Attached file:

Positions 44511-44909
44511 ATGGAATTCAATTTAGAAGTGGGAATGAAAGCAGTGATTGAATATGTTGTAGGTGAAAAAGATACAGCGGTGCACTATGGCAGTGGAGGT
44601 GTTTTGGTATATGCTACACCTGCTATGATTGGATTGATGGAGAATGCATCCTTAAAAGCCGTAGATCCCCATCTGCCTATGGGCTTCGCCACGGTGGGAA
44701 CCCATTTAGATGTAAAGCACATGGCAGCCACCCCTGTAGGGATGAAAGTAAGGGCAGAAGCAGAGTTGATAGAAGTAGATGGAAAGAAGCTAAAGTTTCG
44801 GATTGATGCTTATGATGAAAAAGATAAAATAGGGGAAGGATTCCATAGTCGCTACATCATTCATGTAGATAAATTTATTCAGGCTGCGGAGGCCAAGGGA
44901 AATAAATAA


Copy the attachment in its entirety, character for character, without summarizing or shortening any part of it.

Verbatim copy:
Positions 44511-44909
44511 ATGGAATTCAATTTAGAAGTGGGAATGAAAGCAGTGATTGAATATGTTGTAGGTGAAAAAGATACAGCGGTGCACTATGGCAGTGGAGGT
44601 GTTTTGGTATATGCTACACCTGCTATGATTGGATTGATGGAGAATGCATCCTTAAAAGCCGTAGATCCCCATCTGCCTATGGGCTTCGCCACGGTGGGAA
44701 CCCATTTAGATGTAAAGCACATGGCAGCCACCCCTGTAGGGATGAAAGTAAGGGCAGAAGCAGAGTTGATAGAAGTAGATGGAAAGAAGCTAAAGTTTCG
44801 GATTGATGCTTATGATGAAAAAGATAAAATAGGGGAAGGATTCCATAGTCGCTACATCATTCATGTAGATAAATTTATTCAGGCTGCGGAGGCCAAGGGA
44901 AATAAATAA